The gender narrative in tech is rife with examples of inequality. Situations like reddit vs. Ellen Pao and GamerGate death threats show that discrimination against women in tech persists. As for representation, the numbers for women in tech are actually getting worse, especially in positions where they can influence product or business strategy.
So how can a technology company 1) encourage women to work there and 2) empower them in their roles? To find key characteristics that facilitate these ends, I looked to my own company. I expected our legal tech startup to get the double whammy of diversity problems: from tech and from law, two historically homogenous industries. However, in a subversion of that trend, five of our six new hires this year have been women. Interested in why they chose to make a legal technology startup part of their professional career, I asked some of my female coworkers – both new and not – “Why Everlaw?”
Everlaw is a small group of talented folks who care about usability and want to make a great product together. I felt like I could make an impact without having to jump over any sort of hurdle.
People here are not only intelligent, but also extremely trustworthy. Past interviewers always assumed I wasn’t good enough until I proved them otherwise. At Everlaw, it was the opposite; for once, I felt at ease and was able to take every question as a demanding and rewarding challenge.
I love Everlaw’s friendly, collaborative culture. The company is made up of humble people who embrace constructive criticism and recognize their coworkers’ contributions. Cutthroat competition between Everlaw employees exists mostly in the form of scorching ping pong matches, and the lack of office politics is very refreshing.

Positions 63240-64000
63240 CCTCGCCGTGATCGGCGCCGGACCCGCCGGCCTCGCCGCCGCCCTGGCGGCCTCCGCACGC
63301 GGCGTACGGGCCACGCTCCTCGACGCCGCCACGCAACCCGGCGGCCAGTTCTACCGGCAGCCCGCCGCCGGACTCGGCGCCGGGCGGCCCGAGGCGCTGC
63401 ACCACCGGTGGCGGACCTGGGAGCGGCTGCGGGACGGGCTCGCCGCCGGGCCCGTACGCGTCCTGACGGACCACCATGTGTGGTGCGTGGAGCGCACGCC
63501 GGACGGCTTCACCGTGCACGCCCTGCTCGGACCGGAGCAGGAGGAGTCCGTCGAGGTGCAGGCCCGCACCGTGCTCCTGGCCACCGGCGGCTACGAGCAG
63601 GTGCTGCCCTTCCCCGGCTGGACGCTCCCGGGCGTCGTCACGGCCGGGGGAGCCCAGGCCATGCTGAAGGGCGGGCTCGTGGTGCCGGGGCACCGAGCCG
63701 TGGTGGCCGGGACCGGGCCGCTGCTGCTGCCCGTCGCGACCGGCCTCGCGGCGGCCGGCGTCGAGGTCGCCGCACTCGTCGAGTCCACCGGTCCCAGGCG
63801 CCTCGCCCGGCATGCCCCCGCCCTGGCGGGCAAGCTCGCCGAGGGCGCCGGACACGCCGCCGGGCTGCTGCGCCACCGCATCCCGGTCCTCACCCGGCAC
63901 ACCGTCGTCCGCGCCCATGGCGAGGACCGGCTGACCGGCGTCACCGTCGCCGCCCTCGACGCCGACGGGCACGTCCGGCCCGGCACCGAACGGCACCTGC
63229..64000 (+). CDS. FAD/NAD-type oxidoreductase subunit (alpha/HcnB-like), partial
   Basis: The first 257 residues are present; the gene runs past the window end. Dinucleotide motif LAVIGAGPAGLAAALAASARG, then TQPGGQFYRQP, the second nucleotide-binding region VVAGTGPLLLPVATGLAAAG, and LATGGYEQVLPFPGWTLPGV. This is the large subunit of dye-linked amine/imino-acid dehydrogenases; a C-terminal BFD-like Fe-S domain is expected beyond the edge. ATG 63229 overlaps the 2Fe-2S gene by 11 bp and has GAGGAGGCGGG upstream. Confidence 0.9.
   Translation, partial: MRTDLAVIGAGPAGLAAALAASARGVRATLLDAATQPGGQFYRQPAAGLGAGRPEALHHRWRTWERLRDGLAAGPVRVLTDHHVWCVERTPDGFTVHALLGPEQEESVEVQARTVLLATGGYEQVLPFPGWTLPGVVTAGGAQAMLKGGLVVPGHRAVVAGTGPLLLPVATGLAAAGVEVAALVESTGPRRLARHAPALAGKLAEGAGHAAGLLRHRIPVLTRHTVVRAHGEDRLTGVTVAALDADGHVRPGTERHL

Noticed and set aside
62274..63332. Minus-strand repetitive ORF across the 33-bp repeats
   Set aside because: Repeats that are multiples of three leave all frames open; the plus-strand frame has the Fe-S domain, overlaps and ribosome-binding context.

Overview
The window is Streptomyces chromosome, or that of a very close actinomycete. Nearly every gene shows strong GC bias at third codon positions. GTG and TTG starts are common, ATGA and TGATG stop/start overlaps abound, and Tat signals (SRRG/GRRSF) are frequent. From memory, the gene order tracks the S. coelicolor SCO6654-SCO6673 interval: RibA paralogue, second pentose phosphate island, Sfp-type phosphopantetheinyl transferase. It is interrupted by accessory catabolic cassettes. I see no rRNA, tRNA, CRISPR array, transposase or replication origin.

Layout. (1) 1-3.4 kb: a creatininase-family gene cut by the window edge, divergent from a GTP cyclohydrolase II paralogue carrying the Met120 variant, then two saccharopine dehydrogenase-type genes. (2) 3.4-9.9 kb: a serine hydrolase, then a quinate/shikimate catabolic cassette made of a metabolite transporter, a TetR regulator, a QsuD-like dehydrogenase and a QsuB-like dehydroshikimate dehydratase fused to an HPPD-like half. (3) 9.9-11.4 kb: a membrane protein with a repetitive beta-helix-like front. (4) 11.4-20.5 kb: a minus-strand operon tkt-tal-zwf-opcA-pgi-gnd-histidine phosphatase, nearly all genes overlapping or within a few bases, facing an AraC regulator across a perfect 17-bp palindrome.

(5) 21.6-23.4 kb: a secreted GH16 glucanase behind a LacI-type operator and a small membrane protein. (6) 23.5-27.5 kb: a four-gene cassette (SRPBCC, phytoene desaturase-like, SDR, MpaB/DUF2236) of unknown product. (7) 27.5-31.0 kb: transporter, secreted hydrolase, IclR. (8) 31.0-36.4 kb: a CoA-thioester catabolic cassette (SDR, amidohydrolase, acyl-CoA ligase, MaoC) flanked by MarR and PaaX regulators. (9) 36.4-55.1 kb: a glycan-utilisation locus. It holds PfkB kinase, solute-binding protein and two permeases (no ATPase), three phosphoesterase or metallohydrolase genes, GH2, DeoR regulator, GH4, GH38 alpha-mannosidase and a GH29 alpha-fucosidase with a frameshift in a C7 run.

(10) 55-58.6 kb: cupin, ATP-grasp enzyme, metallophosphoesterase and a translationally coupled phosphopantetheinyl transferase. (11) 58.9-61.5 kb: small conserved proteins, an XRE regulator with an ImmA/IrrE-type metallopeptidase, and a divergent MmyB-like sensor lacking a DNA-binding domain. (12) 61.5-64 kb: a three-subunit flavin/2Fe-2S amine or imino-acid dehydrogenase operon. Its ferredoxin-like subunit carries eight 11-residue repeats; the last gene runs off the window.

Everlaw gives me the opportunity to help grow a startup in a collaborative, lighthearted, and respectful environment. I really feel that the people here are not only invested in the success and development of the company and product, but also in each other.
Startup culture is wonderful. We get the job done in an easygoing environment that offers an abundance of snacks and board games. Also, everyone on the team is friendly and intelligent. I’m surrounded by top-notch talent that’s always achieving.
One recurrent theme from my colleagues’ answers is Everlaw’s cooperative office culture, which fosters a climate of teamwork and mutual goals unhindered by gender differences. My colleagues of both genders feel empowered by an easygoing and egalitarian environment, where collaborative work is frequent, trust is integral, and recognition is always given.
Not to be overlooked in the above responses is the high level of agency afforded to each employee. The value of being able to make a visible influence and directly shape the company’s future cannot be overstated. My team members – both male and female – can immediately see, and therefore truly believe, that their work matters. As illustrated by the aforementioned lack of female decision-makers in tech, this kind of opportunity is especially elusive for women. When it does exist, few things are more motivating.
I’m proud that Everlaw trusts and encourages female employees to make a difference, and I hope we can set an example for more startups and legal companies to follow.
What other factors do you think make tech a more welcoming space for women? I’d love to hear about it!